Evenings are a time of happy tumult for Paula and Larry Mick of Kellogg, Iowa. At day’s end, their modest clapboard house is filled with the shouts and laughter of five rambunctious children. But when the call comes for dinner, all is suddenly quiet. The children—Anna, Amanda, Sarah, Samantha and Justin—join hands around the kitchen table with Paula and Larry. “Bless this food to our bodies,” prays little Sarah, taking her turn at saying grace. “Let us have a safe night.” Then after a short pause, she adds: “And please, God, let us stay with Mom and Dad forever and ever.”
Heavenly intervention might well be required if this scene of family togetherness is to continue even a few weeks longer, let alone forever. Though Sarah and her siblings call Paula and Larry “Mom” and “Dad,” the Micks are in fact foster parents with a special claim on their young charges. In the 21 months the children have been with them, the Micks have come to feel like a family and wish to certify that feeling in time through adoption. But now the children’s natural mother, Karen Cooper, 31, a mental patient whom the kids say neglected and frequently abused them, is asserting her legal right to have the children taken from the Micks and eventually returned to her care. News that two of the children had plotted to commit suicide rather than return to their mother galvanized the town of Kellogg, whose citizens have petitioned in behalf of the children against relocation efforts by state officials. This week Associate District Court Judge Thomas Mott will be called upon to make a Solomonic decision in the case: between the right of a mother to rear her own children and the right of her children to the love of their foster family.
The tug-of-war over their future has been wrenching to the children and has cast a pall over the Mick household. “When this started,” says Paula, 32, “the kids went through a period of constantly fighting each other.” Justin, who has never known his biological parents, climbs into Paula and Larry’s bed every night and sleeps with his hands touching both of them.
The children call their natural mother “Karen,” and according to Anna, life with her was a constant torment: She frequently beat her children with a chain and a belt or pulled them by the hair. “She treated us like dogs,” Anna says. The children have also testified that similar abuse was meted out by Karen’s boyfriends. Of one, Anna says, “He threatened he was going to pour Drano down our throats, and when I sassed him, I got smacked in the jaw.”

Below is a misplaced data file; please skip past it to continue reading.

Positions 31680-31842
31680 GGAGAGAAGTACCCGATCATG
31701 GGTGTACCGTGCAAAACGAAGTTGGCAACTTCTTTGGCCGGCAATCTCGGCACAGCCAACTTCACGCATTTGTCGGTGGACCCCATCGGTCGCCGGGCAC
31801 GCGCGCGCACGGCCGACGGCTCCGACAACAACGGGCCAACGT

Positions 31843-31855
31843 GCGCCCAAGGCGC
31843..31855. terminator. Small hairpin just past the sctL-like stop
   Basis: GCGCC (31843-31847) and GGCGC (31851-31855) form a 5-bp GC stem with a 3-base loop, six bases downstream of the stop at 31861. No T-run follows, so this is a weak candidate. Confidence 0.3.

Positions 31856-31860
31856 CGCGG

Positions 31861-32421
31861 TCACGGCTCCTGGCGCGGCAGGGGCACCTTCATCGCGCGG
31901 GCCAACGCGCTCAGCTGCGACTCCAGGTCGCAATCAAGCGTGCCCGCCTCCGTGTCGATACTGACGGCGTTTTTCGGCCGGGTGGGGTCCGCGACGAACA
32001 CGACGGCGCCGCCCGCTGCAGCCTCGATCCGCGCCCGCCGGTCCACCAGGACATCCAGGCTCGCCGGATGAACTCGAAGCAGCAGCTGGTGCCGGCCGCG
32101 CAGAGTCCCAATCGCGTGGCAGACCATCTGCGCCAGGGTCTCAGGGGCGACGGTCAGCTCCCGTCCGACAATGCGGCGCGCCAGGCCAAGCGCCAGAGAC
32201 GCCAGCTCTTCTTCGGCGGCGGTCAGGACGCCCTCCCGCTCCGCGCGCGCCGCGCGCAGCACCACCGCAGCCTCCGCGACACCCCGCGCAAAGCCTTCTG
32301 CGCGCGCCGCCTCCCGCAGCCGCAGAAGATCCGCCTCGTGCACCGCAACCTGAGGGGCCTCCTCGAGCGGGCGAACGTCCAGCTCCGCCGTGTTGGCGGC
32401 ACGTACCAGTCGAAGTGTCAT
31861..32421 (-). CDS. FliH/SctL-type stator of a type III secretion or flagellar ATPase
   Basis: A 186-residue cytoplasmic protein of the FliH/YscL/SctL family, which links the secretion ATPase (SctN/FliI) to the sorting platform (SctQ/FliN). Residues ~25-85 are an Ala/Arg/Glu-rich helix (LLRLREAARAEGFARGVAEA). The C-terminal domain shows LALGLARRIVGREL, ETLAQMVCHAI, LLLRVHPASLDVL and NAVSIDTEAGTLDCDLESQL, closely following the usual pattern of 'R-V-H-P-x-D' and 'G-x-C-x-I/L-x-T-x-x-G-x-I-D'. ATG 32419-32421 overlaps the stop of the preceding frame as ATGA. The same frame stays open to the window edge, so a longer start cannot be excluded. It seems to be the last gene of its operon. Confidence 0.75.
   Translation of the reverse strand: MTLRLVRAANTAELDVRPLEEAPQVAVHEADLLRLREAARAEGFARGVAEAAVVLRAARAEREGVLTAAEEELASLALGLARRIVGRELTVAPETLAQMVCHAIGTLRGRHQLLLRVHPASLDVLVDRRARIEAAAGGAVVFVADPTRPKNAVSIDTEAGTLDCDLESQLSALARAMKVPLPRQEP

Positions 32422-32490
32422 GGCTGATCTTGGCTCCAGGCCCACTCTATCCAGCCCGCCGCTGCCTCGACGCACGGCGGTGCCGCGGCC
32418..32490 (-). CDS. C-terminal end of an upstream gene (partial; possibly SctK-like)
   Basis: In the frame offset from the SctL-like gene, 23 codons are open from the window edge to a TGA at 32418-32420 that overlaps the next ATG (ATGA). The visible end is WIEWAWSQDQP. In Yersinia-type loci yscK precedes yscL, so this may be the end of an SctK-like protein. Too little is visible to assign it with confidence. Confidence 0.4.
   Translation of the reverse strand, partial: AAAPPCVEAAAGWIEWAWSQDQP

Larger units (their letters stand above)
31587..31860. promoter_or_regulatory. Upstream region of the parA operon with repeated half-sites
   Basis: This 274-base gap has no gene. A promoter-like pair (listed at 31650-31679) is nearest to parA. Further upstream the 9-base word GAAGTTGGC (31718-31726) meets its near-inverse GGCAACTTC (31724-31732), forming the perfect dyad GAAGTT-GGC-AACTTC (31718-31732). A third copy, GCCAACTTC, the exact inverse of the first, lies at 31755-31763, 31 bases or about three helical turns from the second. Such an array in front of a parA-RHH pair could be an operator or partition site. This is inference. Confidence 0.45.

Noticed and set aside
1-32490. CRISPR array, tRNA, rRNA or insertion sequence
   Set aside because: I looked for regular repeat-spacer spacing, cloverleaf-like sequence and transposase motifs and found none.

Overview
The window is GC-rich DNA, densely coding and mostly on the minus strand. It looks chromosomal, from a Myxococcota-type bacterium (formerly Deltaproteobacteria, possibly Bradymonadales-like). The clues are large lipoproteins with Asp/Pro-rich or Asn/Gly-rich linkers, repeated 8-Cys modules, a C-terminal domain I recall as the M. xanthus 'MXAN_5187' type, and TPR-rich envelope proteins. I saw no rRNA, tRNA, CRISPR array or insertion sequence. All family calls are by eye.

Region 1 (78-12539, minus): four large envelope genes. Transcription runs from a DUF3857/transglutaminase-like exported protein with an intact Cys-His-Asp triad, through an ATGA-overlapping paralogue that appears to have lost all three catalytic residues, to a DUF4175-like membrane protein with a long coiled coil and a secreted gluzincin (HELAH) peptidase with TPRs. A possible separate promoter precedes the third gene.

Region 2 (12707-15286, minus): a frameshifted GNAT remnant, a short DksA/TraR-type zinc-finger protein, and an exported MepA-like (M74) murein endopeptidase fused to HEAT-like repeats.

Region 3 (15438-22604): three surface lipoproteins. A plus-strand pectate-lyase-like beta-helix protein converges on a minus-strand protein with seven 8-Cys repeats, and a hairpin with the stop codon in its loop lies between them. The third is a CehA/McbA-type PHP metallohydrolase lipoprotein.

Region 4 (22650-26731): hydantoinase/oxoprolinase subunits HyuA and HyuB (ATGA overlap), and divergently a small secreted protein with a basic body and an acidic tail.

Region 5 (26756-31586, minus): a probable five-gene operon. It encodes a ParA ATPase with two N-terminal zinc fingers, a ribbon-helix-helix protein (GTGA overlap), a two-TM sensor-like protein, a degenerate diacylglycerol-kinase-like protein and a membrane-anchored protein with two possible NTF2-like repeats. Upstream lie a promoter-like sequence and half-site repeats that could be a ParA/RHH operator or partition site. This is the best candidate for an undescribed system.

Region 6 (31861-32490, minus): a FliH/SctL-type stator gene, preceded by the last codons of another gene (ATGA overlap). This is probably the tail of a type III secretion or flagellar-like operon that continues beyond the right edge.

Cooper, who bore her children by three different men, was apparently never able to hold a job for long. “She worked at a Kmart once, but got fired in a day’s time,” Anna remembers. “What we survived on was food stamps.” The worst toll of their life with mother, though, was emotional. “When you don’t have love in a family,” says Anna, “you know it. That hurts, like a big blast of cold air in winter.”
In March 1985 Cooper allowed the state’s Department of Human Services (DHS) to place her children with a foster family, and according to Anna, a week later entered the psychiatric ward of the Mary Frances Skiff Memorial Hospital in Newton, Iowa. Arriving on the Micks’ doorstep in tattered clothing, the children were deeply suspicious of their new guardians. “Emotionally they were like one big fist,” says Paula, who had previously fostered a teenager for one year. “They acted like one, with Anna the leader. Every time Justin, who was 3 months old, cried, Anna was there. When the kids woke up, Anna fixed them breakfast.” Having grown up in a family that adopted three foster children, Paula knew she had to win over Anna without usurping her role: “I let her think I was helping her,” Paula explains. Of the five children, Sarah was the most troubled. “She used to say how ugly she was,” Paula recalls. “So we started calling her our Miss America. That boosted her confidence.”